SHETLAND is being penalised by the Scottish government for having financial oil reserves, a group campaigning for more island autonomy has claimed.
Wir Shetland said basic services such as education and social care should not be paid for from the local authority’s reserves.
Shetland Islands Council’s block grant from the government has been cut by a further 5.4 per cent for 2017/18. This follows on from a similar cut to its budget for the current financial year.
In a statement the group described the settlement as “extremely unfair”, particularly in the light of the economic contribution Shetland makes to the UK and Scottish economy.
“This means we are effectively subsidising the rest of Scotland – hardly what the oil fund was designed for in the first place,” Wir Shetland said.
“The current council accomplished an extremely difficult task in balancing the books and averting the financial disaster that was very much possible a few years ago. Now it seems their efforts are being punished for being successful.”
The group is not fielding its own candidates, but some Wir Shetland members are standing as independents.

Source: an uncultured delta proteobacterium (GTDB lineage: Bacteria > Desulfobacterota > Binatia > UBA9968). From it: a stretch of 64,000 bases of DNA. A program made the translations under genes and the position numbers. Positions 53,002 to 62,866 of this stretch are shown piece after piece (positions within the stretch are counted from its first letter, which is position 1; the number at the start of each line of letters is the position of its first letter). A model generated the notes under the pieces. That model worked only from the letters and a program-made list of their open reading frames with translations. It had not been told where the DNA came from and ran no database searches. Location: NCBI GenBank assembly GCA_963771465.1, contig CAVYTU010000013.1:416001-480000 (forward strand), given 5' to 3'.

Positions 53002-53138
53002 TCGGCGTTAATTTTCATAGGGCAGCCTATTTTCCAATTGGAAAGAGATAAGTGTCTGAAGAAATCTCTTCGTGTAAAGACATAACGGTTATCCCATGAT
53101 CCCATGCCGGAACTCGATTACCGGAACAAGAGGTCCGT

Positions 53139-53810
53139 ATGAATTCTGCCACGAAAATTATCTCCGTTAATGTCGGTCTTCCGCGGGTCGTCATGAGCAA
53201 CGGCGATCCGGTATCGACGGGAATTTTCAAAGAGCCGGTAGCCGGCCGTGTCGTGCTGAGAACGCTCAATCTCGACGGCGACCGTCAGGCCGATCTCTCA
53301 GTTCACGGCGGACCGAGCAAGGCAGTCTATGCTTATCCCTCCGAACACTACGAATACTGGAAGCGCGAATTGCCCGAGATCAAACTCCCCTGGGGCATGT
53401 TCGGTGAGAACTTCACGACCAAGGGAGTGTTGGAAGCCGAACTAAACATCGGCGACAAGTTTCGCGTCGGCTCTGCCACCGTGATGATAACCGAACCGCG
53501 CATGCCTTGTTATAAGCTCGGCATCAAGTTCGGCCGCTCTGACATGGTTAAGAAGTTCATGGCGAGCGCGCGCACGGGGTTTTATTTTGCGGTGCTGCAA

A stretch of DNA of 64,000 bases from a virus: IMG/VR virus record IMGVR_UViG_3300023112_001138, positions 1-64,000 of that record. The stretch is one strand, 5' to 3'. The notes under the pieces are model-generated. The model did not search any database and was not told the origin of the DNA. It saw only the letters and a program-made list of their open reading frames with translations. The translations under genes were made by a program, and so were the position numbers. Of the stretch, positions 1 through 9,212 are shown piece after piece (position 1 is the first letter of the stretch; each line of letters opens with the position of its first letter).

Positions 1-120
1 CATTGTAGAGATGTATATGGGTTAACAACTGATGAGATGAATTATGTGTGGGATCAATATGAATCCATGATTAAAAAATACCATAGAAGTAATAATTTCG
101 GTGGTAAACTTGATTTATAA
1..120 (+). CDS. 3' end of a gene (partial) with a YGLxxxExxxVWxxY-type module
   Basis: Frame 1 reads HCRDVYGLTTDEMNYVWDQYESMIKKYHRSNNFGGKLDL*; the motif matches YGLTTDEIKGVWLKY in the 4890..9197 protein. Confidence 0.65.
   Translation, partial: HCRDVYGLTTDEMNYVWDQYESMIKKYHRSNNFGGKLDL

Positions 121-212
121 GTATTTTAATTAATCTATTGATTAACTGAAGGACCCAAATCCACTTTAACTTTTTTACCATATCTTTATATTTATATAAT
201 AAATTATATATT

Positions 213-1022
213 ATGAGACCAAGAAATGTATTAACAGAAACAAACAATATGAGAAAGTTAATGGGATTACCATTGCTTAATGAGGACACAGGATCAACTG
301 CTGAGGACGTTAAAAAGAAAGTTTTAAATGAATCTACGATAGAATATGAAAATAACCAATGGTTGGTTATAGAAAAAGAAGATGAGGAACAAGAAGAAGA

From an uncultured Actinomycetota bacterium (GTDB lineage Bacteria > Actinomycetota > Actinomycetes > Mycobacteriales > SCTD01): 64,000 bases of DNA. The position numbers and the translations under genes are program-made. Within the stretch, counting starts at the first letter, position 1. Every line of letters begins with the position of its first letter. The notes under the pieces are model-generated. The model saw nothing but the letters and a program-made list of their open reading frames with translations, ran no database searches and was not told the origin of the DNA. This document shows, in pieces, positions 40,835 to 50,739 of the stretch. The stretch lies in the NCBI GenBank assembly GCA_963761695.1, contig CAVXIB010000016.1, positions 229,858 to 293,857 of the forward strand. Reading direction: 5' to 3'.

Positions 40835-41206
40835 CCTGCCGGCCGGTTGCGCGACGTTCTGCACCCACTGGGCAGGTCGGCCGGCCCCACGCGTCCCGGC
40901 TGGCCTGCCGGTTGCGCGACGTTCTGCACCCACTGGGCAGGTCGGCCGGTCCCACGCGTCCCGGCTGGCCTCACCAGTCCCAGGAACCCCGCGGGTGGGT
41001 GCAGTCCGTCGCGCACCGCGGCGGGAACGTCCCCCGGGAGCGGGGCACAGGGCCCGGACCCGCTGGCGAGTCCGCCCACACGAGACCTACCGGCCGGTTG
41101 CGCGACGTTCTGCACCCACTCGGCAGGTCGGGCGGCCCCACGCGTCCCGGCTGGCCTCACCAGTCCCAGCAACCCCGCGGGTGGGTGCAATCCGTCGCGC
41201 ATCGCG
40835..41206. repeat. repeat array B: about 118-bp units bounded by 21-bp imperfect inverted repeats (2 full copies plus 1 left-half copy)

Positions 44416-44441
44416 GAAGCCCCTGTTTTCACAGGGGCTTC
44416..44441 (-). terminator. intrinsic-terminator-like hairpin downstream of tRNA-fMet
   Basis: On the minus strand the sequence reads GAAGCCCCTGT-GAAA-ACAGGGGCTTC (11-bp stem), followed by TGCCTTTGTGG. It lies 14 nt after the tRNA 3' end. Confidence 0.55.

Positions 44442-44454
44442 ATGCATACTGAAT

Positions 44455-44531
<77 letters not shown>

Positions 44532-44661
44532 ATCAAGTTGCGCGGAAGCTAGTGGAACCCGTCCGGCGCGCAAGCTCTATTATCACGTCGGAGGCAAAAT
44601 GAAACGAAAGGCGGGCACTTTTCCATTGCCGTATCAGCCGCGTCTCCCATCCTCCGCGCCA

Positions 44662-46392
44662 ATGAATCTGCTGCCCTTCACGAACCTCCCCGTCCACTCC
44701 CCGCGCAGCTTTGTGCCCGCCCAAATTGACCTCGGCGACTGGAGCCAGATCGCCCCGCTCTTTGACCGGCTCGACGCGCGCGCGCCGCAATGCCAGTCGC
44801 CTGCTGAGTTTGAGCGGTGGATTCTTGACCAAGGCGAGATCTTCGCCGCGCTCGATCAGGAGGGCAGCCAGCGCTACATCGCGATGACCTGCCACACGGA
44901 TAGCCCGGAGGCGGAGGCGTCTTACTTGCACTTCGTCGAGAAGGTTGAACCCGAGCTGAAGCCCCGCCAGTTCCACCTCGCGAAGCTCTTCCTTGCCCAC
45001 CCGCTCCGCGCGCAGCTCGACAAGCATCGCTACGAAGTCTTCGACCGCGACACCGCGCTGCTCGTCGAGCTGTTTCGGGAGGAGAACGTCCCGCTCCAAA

Wir Shetland has expressed its doubts regarding the promised deal which is likely to see the Scottish Government provide greater funding for the inter-island ferry service.
“We are yet to hear any details of this deal which must be of great concern to the service users in the isles,” the statement said.
And the group asked if any such deal would mean more centralisation if control over inter-island ferries is passed to government agency Transport Scotland.
“The question we ask is why do Shetlanders continue to accept this? With the resources around these islands, not to mention the resourcefulness of its residents, we should be able to not just sustain existing service levels but far surpass them,” Wir Shetland said.
Duncan Simpson of Wir Shetland said the statement was a “collaborative effort” by its committee, which at present doesn’t have a specific spokesman or spokeswoman.
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